Third,  this doesn´t change the fact that on the issue of OMT bond –buying the ECB is on a collision course with its largest member country with unforeseen legal, political and economic consequences. In case the European court of justice (ECJ) doesn´t come up with OMT amendments  eurosceptical parties  could profit from a political backlash.

Fourth, as the European Parliament (EP) investigations have shown, the role of the ECB (and the ESCB) in the Troika rescue operations tends to delay needed bank restructurings by sticking to bail-outs as long as possible. Thereby the ECB prevents the return of market interest rates  and an efficient allocation of capital  that are key to  the eurozone regaining its international competitiveness and improving its economic growth prospects.

Fifth,  based on the forthcoming compromises the bank resolution structures will be extremely complex with European burden sharing evolving over a long transition period. Under pressures from Germany national  governments will maintain a major role and keep the overwhelming responsibility in the resolution process. Therefore the  June 2012 EU summit leaders pledge to “break the vicious circle of banks and sovereigns”  won´t be realized  for the foreseeable future.

Sixth,  by assuming the task of lead bank supervisor under the SSM regulation –thereby closely chaining itself  to  the SRM and thus the EU Commission and the EU Council in bank restructurings–the ECB will become part of a huge  European “Gosplan system”  with considerable  fiscal intervention powers but without democratic accountability.

Seventh,  as lead bank supervisor for about 85 per cent of euro area bank assets, the ECB is on the way to start an unprecedented regulatory trial-and- error exercise with unknown economic consequences.  Never before it was tried, to concentrate banking supervision  from seventeen national authorities into one supranational body in just a few month on a questionable legal basis and building  a supervisory organisation from ground-zero. Starting from scratch with newly assembled supervisory staff from many jurisdiction and bureaucratic traditions has considerable risks. The  largest banking area in the world is de facto used as a supranational SSM training ground. This way the ECB will become the most powerful EU institution  but will face major conflicts with national supervisory authorities and possibly a wave of suits from private sector investors and intermediaries  before the ECJ.  All this will  worsen  the ECB s reputation risks and may undermine the euro area´s financial stability.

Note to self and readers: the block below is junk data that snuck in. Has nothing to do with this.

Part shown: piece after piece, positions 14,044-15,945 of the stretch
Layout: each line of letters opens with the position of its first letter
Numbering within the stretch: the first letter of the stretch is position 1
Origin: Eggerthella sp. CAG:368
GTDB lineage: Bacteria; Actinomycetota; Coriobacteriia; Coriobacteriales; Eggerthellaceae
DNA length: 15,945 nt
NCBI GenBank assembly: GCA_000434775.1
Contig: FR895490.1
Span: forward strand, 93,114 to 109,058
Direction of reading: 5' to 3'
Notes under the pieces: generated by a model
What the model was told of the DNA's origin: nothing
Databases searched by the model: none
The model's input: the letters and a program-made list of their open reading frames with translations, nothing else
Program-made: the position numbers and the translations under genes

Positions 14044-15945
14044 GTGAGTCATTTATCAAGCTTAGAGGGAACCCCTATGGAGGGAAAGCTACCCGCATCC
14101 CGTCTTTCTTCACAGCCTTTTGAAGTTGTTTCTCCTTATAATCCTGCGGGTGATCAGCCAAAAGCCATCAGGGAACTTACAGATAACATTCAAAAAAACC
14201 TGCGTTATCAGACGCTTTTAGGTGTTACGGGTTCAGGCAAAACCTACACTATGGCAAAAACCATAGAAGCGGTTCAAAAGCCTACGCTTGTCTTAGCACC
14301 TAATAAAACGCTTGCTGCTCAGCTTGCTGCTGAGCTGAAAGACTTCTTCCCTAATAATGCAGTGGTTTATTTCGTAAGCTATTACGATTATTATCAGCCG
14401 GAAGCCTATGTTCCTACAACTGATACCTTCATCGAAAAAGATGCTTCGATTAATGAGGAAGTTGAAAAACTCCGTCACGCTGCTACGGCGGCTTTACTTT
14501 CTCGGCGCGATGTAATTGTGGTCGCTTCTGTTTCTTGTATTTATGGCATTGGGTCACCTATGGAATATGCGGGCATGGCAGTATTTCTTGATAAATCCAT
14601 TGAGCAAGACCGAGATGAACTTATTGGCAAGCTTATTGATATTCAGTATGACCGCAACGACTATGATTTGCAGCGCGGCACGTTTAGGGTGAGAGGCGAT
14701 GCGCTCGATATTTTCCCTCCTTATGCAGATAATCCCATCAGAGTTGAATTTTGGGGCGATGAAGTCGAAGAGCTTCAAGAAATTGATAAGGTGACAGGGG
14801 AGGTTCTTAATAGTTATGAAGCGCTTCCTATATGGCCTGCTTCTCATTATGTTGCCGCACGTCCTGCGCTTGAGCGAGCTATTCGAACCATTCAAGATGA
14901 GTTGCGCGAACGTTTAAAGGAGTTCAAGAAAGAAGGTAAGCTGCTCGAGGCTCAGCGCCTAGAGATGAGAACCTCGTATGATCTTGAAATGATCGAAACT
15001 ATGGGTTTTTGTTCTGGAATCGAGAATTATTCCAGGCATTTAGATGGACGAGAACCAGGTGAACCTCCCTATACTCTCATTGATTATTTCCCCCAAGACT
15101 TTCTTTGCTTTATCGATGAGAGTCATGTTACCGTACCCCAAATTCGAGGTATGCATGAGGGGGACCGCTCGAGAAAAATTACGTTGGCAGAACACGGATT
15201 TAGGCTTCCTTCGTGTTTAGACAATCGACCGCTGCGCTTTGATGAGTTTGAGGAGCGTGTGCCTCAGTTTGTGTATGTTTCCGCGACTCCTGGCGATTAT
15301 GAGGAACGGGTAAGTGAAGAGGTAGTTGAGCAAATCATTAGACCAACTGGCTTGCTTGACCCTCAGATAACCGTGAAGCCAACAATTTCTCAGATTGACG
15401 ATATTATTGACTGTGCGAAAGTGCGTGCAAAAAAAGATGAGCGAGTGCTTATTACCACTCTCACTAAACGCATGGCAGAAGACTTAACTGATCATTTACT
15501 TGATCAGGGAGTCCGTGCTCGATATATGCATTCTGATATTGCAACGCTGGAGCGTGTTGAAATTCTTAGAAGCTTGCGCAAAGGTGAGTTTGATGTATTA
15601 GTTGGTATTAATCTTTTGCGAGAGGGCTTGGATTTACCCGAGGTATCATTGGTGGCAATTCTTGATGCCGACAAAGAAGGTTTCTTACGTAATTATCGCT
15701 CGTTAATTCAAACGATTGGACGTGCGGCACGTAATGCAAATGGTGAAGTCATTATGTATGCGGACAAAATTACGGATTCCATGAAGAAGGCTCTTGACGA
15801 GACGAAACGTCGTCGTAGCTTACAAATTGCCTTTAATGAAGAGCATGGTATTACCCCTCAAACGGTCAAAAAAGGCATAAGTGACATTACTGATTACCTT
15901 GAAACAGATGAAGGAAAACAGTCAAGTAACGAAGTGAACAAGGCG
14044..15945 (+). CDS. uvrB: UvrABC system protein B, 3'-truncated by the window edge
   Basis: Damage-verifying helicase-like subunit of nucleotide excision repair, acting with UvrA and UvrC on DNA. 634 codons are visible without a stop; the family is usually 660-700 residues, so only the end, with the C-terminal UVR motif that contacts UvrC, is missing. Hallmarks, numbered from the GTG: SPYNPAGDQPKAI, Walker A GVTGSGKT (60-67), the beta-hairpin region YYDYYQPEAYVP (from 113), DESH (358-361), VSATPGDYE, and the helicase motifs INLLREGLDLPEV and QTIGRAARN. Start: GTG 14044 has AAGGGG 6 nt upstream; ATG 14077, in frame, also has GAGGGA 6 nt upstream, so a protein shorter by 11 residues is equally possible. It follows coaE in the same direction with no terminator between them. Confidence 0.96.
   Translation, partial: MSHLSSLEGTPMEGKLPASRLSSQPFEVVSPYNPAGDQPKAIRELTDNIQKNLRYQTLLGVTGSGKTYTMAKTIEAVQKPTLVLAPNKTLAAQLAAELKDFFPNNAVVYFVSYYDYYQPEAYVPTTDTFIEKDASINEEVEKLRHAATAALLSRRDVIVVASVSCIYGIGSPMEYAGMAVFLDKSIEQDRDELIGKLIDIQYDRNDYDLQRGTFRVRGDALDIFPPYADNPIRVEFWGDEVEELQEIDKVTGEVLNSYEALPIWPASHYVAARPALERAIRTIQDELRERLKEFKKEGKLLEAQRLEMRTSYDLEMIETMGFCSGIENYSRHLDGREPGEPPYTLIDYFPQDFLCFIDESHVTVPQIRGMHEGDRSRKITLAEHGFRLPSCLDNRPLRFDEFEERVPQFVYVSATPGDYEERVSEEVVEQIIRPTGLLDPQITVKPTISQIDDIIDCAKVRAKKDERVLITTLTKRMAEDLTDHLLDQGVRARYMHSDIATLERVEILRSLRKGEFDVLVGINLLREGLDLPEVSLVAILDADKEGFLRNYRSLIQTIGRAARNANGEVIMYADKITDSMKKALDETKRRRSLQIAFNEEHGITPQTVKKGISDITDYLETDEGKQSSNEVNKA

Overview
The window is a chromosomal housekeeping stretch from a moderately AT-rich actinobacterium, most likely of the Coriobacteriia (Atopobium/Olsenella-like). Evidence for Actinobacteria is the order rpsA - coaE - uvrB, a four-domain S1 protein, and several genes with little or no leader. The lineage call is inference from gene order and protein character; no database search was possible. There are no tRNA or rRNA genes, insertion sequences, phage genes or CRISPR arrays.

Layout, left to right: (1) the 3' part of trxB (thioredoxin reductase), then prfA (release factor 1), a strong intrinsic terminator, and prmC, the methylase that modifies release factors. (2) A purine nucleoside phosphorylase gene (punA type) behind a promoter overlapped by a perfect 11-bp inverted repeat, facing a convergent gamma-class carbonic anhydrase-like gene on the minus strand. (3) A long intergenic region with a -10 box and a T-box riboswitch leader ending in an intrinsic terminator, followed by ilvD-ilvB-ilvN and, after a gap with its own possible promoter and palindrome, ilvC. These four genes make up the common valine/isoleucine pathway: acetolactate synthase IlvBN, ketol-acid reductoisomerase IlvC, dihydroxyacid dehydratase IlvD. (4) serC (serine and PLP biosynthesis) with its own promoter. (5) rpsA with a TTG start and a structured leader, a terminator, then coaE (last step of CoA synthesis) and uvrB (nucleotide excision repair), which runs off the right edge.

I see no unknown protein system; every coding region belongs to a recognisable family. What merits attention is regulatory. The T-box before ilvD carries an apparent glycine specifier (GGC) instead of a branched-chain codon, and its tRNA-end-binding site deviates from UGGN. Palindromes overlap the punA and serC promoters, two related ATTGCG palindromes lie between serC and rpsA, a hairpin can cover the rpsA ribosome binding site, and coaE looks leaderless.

Finally, growing strains and stresses in the ECB´s relations with its largest creditor member country – Germany – are not boding well for the euro and the functioning of European banking union.  Draghi´s nightmares with the Germans may get worse.

In a forthcoming piece in www.central-banking.com I am looking at  “Draghi and his German Problem” on the basis of the final compromise on SRM/SRF with the much faster debt mutualisation on bank resolution at German expense.